And you still may not fully understand it from watching clips of his NBC show. I’ve watched them, and I’ll link to a couple of them here, but no matter how many clips I watch, I won’t have the experience of watching Letterman’s show every night in the ’80s, at a time when there weren’t a lot of ways to get unusual or alternative comedy. This was one of the things that made his show such a bombshell in the ’80s: much like MTV, his show brought a new way of looking at the world into the lives of young people in the suburbs, or small towns, or college towns. Home video was only just starting to take off when he began his late-night show in 1982; the internet wasn’t around. Much of the comedy that influenced Letterman, like the TV work of Ernie Kovacs, was not available for most people to see. So the type of comedy he was doing was incredibly new to many people; it opened up a new world.
The same went for the obscure and weird references the show casually tossed out. The prevailing idea on TV, then as now, was that you had to keep your references as mainstream and broad as possible, or else explain the references for the people who might not get them. Letterman and his writers did not do that. They referenced every strange thing they could think of, and didn’t explain them in advance, leaving viewers either puzzled about what they saw (but enjoying the silliness), interested in researching the reference, or just feeling in the know because they understood the joke.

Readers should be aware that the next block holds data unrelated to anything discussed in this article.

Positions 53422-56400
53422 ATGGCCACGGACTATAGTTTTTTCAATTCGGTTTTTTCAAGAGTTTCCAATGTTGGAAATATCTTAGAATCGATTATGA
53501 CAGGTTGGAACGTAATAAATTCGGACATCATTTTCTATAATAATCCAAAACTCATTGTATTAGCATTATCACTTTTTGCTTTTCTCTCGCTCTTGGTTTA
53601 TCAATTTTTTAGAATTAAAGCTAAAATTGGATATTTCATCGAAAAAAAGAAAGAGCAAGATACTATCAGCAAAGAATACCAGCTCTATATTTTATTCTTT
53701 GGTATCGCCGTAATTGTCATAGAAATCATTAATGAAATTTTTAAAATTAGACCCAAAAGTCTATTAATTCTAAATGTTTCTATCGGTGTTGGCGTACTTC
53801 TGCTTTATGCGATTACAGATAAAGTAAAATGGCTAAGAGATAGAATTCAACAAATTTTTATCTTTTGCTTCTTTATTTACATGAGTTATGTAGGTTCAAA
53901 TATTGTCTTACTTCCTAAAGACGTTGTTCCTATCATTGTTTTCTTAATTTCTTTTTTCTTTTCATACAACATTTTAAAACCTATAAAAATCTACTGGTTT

So when Letterman regular Chris Elliott appeared in the early ’90s, doing his parody of William Shatner’s “Rocket Man,” the original video was not very well known. (No YouTube, remember.) Letterman didn’t say “this is Chris’s parody of an old Shatner video.” He just introduced this thing without explanation, not caring that most of the audience would be confused. The willingness to risk confusing a large part of the audience, while throwing things in for a minority of viewers, was something you had almost never seen on network television before Letterman. But after Letterman, you’d see it everywhere in mainstream comedy: for example, the many in-jokes and cultural references on The Simpsons or Seinfeld or even Tiny Toon Adventures.